Mitchell in WB: Kosovo to form army, Macedonia and Greece to reach agreement

Wess Mitchell; Photo: Polish Institute of International Affairs

BELGRADE – Renewed commitment of its Western allies and a “window of opportunity” aimed at solving the long-lasting disputed that have held the Western Balkans back for so long were key messages of the senior U.S. official’s visit to the region.

The new U.S. Assistant Secretary of State for European and Eurasian Affairs, Wess Mitchell stressed the U.S. willingness to commit and help resolve the remaining disputes in the region which may have been caused by an increasing Russian influence in the region, especially in Serbia.

Mitchell kicked off his tour in the Western Balkans with a visit to Kosovo, followed by meetings with senior officials in Macedonia and Serbia.

During his visit to Kosovo, he acknowledged the progress it has made since 2008 and underlined the utmost importance of the dialogue with Belgrade and the ratification of the border demarcation agreement with Montenegro.

He, too, denied that he was to present a plan on Kosovo during his visit to Belgrade, as reported by Serbian media, assuring that the purpose of his visit was to support plans for a common EU future of both Serbia and Kosovo.

“I saw that speculation during my journey here and I thought it was a very creative journalism. I am not here to reveal any political plan but to talk with Kosovo and Serbia for their path towards Western future,” Mitchell said.

Probably the most contentious message of the U.S. official was the one pertinent to the transformation of the Kosovo Security Force into the army. He reiterated his position during his visit to Belgrade, stating that it would not pose a threat to Serbs and Serbia.

“We have discussed constitutional amendments and I underscored before the President that no one has the right to veto on Kosovo’s security,” Mitchell said before the journalists.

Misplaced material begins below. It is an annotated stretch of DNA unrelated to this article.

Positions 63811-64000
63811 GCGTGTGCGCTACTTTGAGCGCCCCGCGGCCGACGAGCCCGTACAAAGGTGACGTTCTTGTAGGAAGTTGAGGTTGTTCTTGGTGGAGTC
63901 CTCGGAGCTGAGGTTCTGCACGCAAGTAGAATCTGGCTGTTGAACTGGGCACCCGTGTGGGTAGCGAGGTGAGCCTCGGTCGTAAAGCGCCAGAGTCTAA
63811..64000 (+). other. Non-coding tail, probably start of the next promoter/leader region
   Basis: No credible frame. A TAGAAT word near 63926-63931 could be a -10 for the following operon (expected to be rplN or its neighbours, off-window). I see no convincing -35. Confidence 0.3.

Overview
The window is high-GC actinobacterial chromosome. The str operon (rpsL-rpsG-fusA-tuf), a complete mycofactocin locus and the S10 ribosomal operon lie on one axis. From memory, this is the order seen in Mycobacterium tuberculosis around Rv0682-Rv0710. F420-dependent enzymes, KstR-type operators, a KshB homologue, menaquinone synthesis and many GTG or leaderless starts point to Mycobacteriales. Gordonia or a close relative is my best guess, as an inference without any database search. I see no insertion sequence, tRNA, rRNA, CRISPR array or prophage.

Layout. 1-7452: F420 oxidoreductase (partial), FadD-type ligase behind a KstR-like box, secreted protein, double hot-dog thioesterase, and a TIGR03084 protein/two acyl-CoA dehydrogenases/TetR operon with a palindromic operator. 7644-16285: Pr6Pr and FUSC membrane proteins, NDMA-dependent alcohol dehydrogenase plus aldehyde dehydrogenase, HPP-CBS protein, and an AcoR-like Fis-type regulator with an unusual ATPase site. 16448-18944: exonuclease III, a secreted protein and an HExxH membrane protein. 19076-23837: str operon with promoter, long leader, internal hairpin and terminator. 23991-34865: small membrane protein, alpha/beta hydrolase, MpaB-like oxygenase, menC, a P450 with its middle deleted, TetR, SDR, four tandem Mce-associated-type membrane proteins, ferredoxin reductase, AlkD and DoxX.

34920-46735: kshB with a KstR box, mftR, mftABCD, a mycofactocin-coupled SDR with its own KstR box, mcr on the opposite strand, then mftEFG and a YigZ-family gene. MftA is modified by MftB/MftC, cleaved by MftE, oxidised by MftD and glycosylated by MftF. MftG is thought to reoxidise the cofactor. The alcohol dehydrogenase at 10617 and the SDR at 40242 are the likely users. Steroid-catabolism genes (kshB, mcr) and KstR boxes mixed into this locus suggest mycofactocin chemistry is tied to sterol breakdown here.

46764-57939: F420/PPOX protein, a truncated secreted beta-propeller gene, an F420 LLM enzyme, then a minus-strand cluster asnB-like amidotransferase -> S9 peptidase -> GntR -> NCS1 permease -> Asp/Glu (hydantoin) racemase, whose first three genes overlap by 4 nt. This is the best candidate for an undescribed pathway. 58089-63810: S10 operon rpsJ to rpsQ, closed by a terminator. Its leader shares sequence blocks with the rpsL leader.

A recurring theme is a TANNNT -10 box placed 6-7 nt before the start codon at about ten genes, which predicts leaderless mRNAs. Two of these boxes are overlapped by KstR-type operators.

Still, in order to introduce the Kosovo army, the amendments to the existing constitution are needed, which requires consent from the Kosovo minorities, primarily from the Serbs, who have so far staunchly opposed the previous attempts in this regard.

“I urge everyone to find one single paper, one single letter in some international act that says that is allowed… A Kosovo army goes against all international acts”, Vučić stated while commenting on Mitchell’s assertion. In addition, a number of Serbian senior officials criticized Mitchell’s overt support for the establishment of Kosovo army.

Nevertheless, the talks between Mitchell and Vučić were termed “open and very good”. Mitchell stated that the U.S. was supportive of Serbia’s EU integration as well as EU-mediated dialogue between Belgrade and Pristina, adding that both sides have to fulfill the obligations that emanate from the so-called Brussels Agreement.

Vučić called for a compromise on Kosovo, yet expressing his doubts that Kosovars will fulfill their obligations and form the Association of Municipalities with a Serbian majority, as they have failed to do so for the past five years.

Another unresolved dispute in the region is the name issue between Macedonia and Greece which was addressed by the U.S. official in Skopje. He reaffirmed the willingness of the U.S. to continue to engage in the name talks, although the two countries should find a sustainable solution themselves.

“We acknowledge that the only solution that will last is the solution the two parties will work on between themselves… We want to be supportive but in the right way. This is not a decision we can make for you or for the Greeks, we think you are on the right path and we want to encourage that in the right way. But we will be very hands-on”, stated Mitchell.

Wess Mitchell, co-founder of the Center for European Policy Analysis (CEPA), has been confirmed by the US Senate as the Assistant Secretary of State for European and Eurasian Affairs in late September 2017. He replaced Victoria Nuland, who held this position in the administration of the former President Barack Obama.

Mitchell is described as an expert on NATO and the transatlantic relations and known for his tough stance on Russia.


Publication of this article has been supported by the Balkan Trust for Democracy of the German Marshall Fund of the United States